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Chromatic / electronic curiosity

For acoustic accordions, free/converter bass and standard bass instruments are quite different since the need to carry a melody on few reeds requires a more cutting disposition. Also there is less space to work with: a 5-voice standard bass has 60 reeds, a 2-voice free bass about double.

Roland doesn't differentiate here as far as I know (which admittedly is not very far).

Also on an acoustic accordion, converter/free bass opens a single pallet on a button while standard bass mode opens two pallets (one of them large) on the bass buttons and three pallets on the chord buttons. That makes for significantly different resistance/action in single-note mode.
I am intimately familiar with the difference, I own them both systems:

Hohner FB-36
Screenshot 2023-11-08 at 7.36.32 AM.png


Hohner Morino VI N
Screenshot 2023-11-08 at 7.23.06 AM.png

Roland FR-8X
Screenshot 2023-11-08 at 7.24.08 AM.png

Hohner Gola 459
Screenshot 2023-11-08 at 7.24.59 AM.png


For me, it has nothing to do with the internal workings, but rather because the feel of the Roland is very uncomfortable to me. I started on the MIII system in 1973 (50 years ago, holy crap, that makes me feel so old... LOL), and choose to stick with that today and the spacing and placement of the buttons on the Roland gives me craps after a few minutes of use, it's no more difficult than that. Since it is not comfortable, I don't use it ever for Free Bass music on the Roland, though I do use the FB "switch" with access to percussion instruments on the left hand now and then.

This is strictly me, has nothing to do with how good or bad the other systems are nor what makes them different.

Another one of my idiosyncracies is that even if I equally enjoy a digital and acoustic, I have a strong personal preference for the sound of the acoustic/Free Bass combination over the option of Free Bass/anything digital. There is something distinctly pleasurable to me to be able to play piano music on an acoustic accordion, whereas I can play other music that I like on the 8X and enjoy all the sonic benefits of a digital since I have access to both easily enough.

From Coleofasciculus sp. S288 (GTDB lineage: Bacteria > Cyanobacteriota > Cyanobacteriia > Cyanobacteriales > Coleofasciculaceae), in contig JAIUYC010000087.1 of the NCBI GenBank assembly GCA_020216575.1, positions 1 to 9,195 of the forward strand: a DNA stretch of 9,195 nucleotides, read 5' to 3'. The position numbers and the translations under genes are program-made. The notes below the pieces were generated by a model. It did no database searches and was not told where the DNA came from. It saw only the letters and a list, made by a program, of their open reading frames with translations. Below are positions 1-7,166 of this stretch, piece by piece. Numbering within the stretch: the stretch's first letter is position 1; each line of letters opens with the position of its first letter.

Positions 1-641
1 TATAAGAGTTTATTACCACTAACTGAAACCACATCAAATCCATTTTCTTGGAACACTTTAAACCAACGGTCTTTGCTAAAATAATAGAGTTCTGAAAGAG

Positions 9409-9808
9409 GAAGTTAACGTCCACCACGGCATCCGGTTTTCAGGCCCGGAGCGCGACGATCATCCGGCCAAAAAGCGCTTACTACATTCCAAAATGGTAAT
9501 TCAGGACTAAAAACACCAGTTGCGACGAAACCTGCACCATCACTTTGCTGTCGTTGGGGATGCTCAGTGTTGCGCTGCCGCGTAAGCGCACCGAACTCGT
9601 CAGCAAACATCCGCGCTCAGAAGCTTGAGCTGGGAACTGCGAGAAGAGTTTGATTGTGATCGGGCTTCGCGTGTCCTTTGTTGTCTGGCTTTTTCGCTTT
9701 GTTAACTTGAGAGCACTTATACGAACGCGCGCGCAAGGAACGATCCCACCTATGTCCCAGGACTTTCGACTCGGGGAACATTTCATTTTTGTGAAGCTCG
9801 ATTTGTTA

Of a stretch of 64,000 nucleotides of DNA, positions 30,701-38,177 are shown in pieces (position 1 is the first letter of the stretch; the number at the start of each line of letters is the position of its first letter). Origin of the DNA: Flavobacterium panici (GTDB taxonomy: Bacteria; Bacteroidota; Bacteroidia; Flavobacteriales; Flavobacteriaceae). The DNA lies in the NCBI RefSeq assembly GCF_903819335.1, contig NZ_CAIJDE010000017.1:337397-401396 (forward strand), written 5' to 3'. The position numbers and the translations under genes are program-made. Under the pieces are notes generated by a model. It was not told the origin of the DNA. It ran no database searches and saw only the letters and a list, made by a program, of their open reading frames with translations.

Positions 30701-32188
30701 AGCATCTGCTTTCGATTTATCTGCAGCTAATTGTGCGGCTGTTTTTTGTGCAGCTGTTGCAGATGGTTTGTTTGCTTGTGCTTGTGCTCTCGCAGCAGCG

I've said it before, but I think that I am the most perfectly balanced digital/acoustic player ever known, I have no distinct preference of one over the other, Each holds a special place in my heart, neither better, neither worse... lol
 
I am intimately familiar with the difference, I own them both systems:

Hohner FB-36
Screenshot 2023-11-08 at 7.36.32 AM.png


Hohner Morino VI N
Screenshot 2023-11-08 at 7.23.06 AM.png

Roland FR-8X
Screenshot 2023-11-08 at 7.24.08 AM.png

Hohner Gola 459
Screenshot 2023-11-08 at 7.24.59 AM.png


For me, it has nothing to do with the internal workings, but rather because the feel of the Roland is very uncomfortable to me. I started on the MIII system in 1973 (50 years ago, holy crap, that makes me feel so old... LOL), and choose to stick with that today and the spacing and placement of the buttons on the Roland gives me craps after a few minutes of use, it's no more difficult than that. Since it is not comfortable, I don't use it ever for Free Bass music on the Roland, though I do use the FB "switch" with access to percussion instruments on the left hand now and then.

This is strictly me, has nothing to do with how good or bad the other systems are nor what makes them different.

Another one of my idiosyncracies is that even if I equally enjoy a digital and acoustic, I have a strong personal preference for the sound of the acoustic/Free Bass combination over the option of Free Bass/anything digital. There is something distinctly pleasurable to me to be able to play piano music on an acoustic accordion, whereas I can play other music that I like on the 8X and enjoy all the sonic benefits of a digital since I have access to both easily enough.

I've said it before, but I think that I am the most perfectly balanced digital/acoustic player ever known, I have no distinct preference of one over the other, Each holds a special place in my heart, neither better, neither worse... lol
I don’t know Jerry, I am no where near your level but feel pretty balanced digitally/acoustically. I play the digital in the house pretty much daily, but played the acoustic at the farmers markets and other events all summer with good benefits all around. I play both on my weekly zooms, depending on my mood. I would not part with either.
 
I am intimately familiar with the difference, I own them both systems: